The New York City Police Department is stepping up security at synagogues in the city after the fatal shootings of three people at Jewish-affiliated facilities near Kansas City over the weekend.
Passover begins at sundown and police are stepping up security at various institutions around the five boroughs, as they do every year.
This year's celebration comes just a day after three people were shot to death outside a Jewish Community Center and Jewish retirement home in Kansas City.
According to published reports, law enforcement officials have identified the shooter as Frazier Glenn Cross, 73.
Authorities say Cross -- who also goes by the last name Miller -- is a white supremacist and former Ku Klux Klan leader.
He is currently charged with first-degree murder, and police expect hate crime charges will follow.
The shootings happened Sunday in Overland Park, Kansas, a suburb of Kansas City.
Police say the gunman first opened fire outside a Jewish community center, killing a man and his 14-year-old grandson.
Both victims were Christians.
Investigators say the shooter then drove to a Jewish retirement community and shot another person to death before he was taken into custody.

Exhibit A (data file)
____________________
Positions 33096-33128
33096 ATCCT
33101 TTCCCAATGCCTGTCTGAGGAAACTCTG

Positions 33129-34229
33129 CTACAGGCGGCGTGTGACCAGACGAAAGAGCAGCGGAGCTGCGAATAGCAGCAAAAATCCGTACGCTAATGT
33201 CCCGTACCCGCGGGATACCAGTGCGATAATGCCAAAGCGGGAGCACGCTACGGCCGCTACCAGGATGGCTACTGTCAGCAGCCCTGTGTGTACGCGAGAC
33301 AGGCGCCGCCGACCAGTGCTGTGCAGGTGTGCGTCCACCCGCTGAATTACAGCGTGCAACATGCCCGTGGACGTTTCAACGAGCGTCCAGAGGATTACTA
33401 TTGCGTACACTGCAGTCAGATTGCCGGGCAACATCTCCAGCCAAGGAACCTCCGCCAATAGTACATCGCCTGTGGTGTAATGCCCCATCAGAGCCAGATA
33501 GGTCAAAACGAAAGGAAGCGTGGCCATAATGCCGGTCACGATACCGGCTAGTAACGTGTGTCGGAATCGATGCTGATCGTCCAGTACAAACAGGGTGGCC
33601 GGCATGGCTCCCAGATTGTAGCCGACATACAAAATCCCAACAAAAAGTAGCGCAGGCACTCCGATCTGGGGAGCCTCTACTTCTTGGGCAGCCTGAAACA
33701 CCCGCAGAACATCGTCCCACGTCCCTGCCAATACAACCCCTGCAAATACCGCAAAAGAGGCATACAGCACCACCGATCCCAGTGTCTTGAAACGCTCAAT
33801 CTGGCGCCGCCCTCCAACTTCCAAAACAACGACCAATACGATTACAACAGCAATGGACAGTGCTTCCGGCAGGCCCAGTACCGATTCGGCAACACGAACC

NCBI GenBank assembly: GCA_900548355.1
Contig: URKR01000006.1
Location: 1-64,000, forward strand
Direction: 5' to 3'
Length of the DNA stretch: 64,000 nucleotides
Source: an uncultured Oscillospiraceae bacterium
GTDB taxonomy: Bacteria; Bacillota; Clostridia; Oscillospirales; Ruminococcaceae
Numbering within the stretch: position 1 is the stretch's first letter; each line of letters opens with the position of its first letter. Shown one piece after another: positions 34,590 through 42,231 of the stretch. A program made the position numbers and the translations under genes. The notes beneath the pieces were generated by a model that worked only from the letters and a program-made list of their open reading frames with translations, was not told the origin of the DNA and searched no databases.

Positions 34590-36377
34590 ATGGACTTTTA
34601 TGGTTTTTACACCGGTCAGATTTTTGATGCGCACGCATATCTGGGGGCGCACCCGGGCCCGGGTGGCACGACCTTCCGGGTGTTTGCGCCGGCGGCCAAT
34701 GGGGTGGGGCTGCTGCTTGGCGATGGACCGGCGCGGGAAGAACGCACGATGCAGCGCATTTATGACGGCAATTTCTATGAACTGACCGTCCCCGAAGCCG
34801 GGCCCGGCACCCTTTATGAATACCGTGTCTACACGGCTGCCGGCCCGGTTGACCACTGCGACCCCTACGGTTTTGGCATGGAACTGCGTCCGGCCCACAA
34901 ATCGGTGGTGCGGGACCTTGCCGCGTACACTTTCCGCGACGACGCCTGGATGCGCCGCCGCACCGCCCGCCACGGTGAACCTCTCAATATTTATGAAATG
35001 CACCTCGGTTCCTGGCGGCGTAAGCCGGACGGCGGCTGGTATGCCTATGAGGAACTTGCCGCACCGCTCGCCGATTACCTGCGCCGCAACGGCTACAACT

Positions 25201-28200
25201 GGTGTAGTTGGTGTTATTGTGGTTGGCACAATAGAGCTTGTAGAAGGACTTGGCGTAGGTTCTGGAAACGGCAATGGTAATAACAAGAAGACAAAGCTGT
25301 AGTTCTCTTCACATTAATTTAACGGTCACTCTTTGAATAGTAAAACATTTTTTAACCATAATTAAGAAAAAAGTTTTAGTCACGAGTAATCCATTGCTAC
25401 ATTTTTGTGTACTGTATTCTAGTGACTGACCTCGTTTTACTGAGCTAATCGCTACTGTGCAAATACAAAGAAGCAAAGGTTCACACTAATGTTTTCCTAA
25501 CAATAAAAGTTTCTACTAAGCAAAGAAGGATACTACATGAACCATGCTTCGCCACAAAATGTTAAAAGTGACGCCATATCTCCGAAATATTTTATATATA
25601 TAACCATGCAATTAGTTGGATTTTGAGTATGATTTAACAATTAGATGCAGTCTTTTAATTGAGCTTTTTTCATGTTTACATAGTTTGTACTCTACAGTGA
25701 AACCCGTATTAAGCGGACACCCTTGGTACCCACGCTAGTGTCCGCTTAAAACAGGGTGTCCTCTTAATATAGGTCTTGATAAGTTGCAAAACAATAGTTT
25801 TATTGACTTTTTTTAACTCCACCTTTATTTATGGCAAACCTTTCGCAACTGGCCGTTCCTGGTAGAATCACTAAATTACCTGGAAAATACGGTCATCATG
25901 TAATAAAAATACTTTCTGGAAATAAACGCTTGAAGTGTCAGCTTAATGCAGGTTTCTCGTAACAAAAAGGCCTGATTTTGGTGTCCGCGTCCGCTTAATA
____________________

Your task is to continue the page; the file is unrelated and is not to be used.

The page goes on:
Members of Congregation Emanu-El on the Upper East Side who spoke with NY1 say news of the shootings has put them on edge.
"We have to be alert and very much aware with what's happening and hold it in our hearts," said Barbara Bracali, a worshiper.
"It is a little bit scary that people are so hateful based upon religion and race," said Emily Tisch Sussman, a worshiper.
Passover is one of the most widely-observed of all Jewish holidays, a celebration of the exodus from slavery in Egypt. But many who are celebrating say the shootings will cast a more somber mood over what is normally a joyous occasion.
"The atmosphere at the Kaballah Center will be much different than they planned before this thing," said Grasia Yalman, a worshiper.
Others say the shootings are an example of why the U.S. needs tougher gun laws.
"We need to look at more seriously at keeping guns out of dangerous people's hands particularly those who are anti-Semitic," Tisch Sussman said.
Other members of the faith say the violence will encourage them to commit themselves even more to the core Jewish values of helping others not as fortunate.
The NYPD says it is sending additional resources to synagogues and Jewish neighborhoods around the city throughout the Passover holiday.